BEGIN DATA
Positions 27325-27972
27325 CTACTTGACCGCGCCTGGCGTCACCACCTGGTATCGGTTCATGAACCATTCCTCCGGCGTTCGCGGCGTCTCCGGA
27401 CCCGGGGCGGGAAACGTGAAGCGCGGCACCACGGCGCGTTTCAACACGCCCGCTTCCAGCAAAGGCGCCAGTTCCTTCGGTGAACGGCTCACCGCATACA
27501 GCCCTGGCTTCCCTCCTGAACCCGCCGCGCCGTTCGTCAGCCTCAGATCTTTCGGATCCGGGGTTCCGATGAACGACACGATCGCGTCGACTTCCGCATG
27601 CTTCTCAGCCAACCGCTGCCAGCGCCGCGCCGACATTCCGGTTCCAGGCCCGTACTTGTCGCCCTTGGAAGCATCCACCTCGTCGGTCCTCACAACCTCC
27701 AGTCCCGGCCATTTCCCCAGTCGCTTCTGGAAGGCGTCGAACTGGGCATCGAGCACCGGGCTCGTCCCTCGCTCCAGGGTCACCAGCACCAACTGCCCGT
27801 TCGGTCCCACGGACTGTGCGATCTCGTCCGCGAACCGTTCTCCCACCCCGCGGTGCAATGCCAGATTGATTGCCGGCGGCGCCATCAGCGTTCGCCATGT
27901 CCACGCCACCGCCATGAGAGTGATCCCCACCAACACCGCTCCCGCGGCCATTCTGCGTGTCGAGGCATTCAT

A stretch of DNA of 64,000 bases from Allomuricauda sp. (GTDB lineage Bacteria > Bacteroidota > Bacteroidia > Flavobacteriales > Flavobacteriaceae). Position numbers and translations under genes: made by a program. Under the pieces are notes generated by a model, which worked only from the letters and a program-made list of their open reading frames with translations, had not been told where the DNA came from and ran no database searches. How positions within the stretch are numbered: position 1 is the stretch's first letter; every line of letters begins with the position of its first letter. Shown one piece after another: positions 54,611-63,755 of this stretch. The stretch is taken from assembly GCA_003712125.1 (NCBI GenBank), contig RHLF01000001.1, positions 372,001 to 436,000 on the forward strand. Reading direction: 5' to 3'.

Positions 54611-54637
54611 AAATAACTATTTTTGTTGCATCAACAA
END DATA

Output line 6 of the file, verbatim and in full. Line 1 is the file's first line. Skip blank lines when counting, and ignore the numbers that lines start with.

27701 AGTCCCGGCCATTTCCCCAGTCGCTTCTGGAAGGCGTCGAACTGGGCATCGAGCACCGGGCTCGTCCCTCGCTCCAGGGTCACCAGCACCAACTGCCCGT